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Conventioneers | Review

Showing your True Colors

Low budget romance pits the blue states versus the red.

Thematically drilling the narrative with the notion of the great divide, filmmaker Mora Stephens uses much more than blue and red plastic Dixie cups to contextually place her romantic drama in an air of political instability, she uses what NYC is perhaps best known for, – it’s zealous like personality. Winner of the 2006 Independent Spirit Awards John Cassavetes award, more than just a matter of being at the right place at the right time and by including a fictional document juxtaposed to a very real backdrop, Conventioneers is a testament to true guerilla style filmmaking. Unfortunately, while Stephens appears to have smartly developed the context of her story, it is the storyline between a Bush supporter and a democrat that appears to be on far shakier ground than the one of a post 9/11 city.

Using the energetic source of a city full of protests, free speech and hand made billboards, Stephen’s weak storyline of 30-somethings of a sign language translator who may or may not sabotage a political speech and a pair of former classmates who’ve found their calling with politics but having it all unravel through finding fulfillment in the sack could have sorely used a more politically incorrect tone in terms of the dialogue. Instead of drumming up big emotions and leaning towards the dramatic, this narrative could have benefited from riskier, less lucid ideas with a Jason Patric character like cynicism.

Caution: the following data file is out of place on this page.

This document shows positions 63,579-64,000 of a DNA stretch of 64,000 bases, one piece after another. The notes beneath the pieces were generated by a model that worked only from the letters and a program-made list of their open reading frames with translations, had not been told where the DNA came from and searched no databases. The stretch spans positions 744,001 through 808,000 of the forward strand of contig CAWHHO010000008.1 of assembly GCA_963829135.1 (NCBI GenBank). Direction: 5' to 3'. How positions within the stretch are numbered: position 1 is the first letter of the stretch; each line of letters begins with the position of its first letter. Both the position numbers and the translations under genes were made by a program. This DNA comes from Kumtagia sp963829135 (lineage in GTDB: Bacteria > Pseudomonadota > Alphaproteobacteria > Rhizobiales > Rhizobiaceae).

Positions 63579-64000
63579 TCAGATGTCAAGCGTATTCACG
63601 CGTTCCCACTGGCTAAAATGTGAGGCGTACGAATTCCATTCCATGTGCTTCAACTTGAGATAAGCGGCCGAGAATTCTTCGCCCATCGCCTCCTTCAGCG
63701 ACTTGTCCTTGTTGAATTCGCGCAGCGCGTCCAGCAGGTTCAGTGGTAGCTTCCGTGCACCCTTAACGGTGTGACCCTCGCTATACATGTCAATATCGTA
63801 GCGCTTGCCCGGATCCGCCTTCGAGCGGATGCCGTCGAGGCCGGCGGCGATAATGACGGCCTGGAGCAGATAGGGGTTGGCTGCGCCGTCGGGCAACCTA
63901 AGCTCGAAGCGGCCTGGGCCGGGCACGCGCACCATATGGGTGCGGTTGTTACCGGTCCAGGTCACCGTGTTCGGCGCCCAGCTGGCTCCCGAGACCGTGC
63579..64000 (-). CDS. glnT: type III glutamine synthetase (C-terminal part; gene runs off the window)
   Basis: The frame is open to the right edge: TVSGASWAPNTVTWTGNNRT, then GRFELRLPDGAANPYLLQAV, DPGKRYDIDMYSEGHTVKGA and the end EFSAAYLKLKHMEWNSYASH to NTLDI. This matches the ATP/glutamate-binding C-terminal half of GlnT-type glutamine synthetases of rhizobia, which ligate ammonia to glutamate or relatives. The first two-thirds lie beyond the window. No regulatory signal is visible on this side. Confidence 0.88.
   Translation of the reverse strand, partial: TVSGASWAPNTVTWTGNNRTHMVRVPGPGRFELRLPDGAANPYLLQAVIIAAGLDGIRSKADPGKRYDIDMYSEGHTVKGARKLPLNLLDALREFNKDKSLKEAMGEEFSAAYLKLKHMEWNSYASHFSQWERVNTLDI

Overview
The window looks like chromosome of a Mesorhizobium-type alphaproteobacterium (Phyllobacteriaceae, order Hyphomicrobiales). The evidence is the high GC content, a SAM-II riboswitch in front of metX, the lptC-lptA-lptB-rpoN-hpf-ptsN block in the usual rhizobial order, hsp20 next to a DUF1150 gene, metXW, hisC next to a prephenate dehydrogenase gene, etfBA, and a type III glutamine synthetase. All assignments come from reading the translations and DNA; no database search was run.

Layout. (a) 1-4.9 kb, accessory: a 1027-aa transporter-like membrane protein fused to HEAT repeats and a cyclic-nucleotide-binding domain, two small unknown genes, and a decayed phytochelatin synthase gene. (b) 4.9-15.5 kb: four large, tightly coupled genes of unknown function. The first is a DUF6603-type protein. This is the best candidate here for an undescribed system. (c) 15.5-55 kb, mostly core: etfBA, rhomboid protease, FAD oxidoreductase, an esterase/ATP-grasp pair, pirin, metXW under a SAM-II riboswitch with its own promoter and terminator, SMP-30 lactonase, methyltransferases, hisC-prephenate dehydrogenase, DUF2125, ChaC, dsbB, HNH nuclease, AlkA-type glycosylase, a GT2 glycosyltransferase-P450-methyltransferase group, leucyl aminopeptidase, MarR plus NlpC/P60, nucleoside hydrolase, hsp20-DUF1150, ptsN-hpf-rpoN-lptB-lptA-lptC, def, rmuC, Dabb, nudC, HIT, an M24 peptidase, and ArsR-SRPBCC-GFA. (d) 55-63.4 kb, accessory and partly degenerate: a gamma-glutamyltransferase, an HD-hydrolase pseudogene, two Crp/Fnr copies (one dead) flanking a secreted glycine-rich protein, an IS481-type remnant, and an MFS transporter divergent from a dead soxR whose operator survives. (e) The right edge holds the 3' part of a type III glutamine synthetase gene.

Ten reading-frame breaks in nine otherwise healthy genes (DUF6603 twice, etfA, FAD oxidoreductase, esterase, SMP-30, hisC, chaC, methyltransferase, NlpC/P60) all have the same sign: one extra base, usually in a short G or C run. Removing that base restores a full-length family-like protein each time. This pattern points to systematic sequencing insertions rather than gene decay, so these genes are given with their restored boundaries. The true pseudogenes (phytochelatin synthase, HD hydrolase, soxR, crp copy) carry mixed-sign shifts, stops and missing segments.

How does one get excellent location setting coverage without hiring a bunch of extras? You flow permitless through the wave of conflict and blend yourself in a crowd during a political convention. Stephens brilliantly places her oeuvre inside a political crisis and inside the timeline of an historical event and thus gives the better part of her film a raw rhythm that matches the pulsating energy of a city on fire. Despite the video look, the film compensates through sharp editing and grabs a couple of nice medium shots from hotel room vantage points.

If such a storyline were to exist, I would hope that the two key players would have come equipped with less solace and more bite, and though Stephens isn’t afraid of putting her camera in the harsh currents it would have been nice to play it less safe with the sappy one night stand at a cross roads in life storyline. Though I’d be surprised that this film doesn’t gather dust in the same manner as most campaign paraphernalia does, the timely autumn release might give this one theatre limited run a boost. Make sure that you stay for the end credits for an Al Franklin impromptu and a fun count at the total amount of hours that the crew spent in the slammer for filming in public.

Rating 1.5 stars

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Eric Lavallée is the founder, CEO, editor-in-chief, film journalist and critic at (founded in 2000). Eric is a regular at Sundance, Cannes and TIFF. He has a BFA in Film Studies at the Mel Hoppenheim School of Cinema. In 2013 he served as a Narrative Competition Jury Member at the SXSW Film Festival. He was an associate producer on Mark Jackson's This Teacher (2018 LA Film Festival, 2018 BFI London). In 2022 he served as a New Flesh Comp for Best First Feature at the 2022 Fantasia Intl. Film Festival. Current top films for 2022 include Tár (Todd Field), All That Breathes (Shaunak Sen), Aftersun (Charlotte Wells).

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